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How do we get used to smells?

For example, you walk into a room with a certain stench, but it seems no matter how strong it may be, spending enough time in the room will allow you to stop smelling it.

What's going on here?

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migrated from Sep 18 '12 at 12:23

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Too lazy to answer, but – Ben Brocka Sep 17 '12 at 21:57
Some more interesting information on olfactory habituation: – Ben Brocka Sep 18 '12 at 19:04
up vote 12 down vote accepted

As Ben Brocka mentioned, what you're describing is Habituation, which Wikipedia defines as:

Habituation is a decrease in an elicited behavior resulting from the repeated presentation of an eliciting stimulus (a simple form of learning.

More specifically, it's technically called Neural adaptation. To quote Wikipedia again:

Neural adaptation or sensory adaptation is a change over time in the responsiveness of the sensory system to a constant stimulus. It is usually experienced as a change in the stimulus. For example, if one rests one's hand on a table, one immediately feels the table's surface on one's skin. Within a few seconds, however, one ceases to feel the table's surface. The sensory neurons stimulated by the table's surface respond immediately, but then respond less and less until they may not respond at all; this is neural adaptation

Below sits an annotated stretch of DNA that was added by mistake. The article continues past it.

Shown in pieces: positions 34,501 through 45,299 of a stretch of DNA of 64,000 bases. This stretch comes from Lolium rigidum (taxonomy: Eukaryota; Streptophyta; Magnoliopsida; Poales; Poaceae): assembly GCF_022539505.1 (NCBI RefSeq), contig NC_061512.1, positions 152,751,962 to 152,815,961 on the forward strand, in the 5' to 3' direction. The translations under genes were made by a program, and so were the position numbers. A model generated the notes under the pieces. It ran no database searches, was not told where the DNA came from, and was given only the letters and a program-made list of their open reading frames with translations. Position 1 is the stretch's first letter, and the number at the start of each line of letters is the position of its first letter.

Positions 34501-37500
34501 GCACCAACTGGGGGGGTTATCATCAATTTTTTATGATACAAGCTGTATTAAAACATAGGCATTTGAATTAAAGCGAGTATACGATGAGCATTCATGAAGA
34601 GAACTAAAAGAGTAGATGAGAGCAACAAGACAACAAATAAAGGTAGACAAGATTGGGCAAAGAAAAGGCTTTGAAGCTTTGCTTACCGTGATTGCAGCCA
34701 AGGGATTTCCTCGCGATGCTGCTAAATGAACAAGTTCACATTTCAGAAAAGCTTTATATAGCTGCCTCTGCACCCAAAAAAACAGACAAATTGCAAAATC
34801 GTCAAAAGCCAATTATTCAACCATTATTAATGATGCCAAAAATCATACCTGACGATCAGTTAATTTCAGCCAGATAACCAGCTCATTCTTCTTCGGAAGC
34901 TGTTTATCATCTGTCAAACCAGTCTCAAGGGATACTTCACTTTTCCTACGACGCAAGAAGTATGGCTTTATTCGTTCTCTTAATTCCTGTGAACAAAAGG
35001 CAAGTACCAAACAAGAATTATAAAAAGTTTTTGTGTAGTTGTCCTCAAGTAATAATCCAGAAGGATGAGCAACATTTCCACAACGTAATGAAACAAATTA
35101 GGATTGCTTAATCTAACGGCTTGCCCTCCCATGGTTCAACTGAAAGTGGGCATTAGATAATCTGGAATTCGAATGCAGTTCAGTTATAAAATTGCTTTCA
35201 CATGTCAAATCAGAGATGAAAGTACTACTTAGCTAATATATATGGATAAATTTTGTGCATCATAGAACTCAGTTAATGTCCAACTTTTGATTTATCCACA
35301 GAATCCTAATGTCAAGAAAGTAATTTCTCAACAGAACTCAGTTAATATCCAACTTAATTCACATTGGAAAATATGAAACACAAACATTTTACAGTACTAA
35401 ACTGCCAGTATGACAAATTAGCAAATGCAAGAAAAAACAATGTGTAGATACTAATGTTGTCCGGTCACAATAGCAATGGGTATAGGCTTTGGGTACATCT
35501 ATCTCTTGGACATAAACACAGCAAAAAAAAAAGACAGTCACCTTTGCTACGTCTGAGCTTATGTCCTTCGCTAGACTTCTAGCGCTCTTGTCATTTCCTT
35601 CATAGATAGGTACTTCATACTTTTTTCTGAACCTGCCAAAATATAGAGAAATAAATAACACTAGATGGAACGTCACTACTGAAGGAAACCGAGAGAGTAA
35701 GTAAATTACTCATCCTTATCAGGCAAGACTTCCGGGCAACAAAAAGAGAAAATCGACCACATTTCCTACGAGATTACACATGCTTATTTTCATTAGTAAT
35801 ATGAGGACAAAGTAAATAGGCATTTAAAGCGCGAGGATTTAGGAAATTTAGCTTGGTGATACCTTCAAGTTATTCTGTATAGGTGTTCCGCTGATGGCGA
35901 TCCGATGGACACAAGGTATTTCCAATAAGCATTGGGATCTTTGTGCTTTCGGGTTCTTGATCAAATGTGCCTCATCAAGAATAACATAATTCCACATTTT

As this was explained to me in Psychology 101, this is the same phenomenon which allows us to not feel our shoes shortly after putting them on. It's also what enables people to perform really dirty, smelly jobs like sewer maintenance and garbage collection.

The process works exactly as you described, and many people can instantly relate to it: The longer you are exposed to a given stimulus (like a smell) the less you continue to react to the stimulus. The stimulus becomes more "normal" to you, and you start to think of it less. As soon as the stimulus is removed, the effect begins to reverse. The Characteristics of Habituation section of the Wikipedia article covers this.

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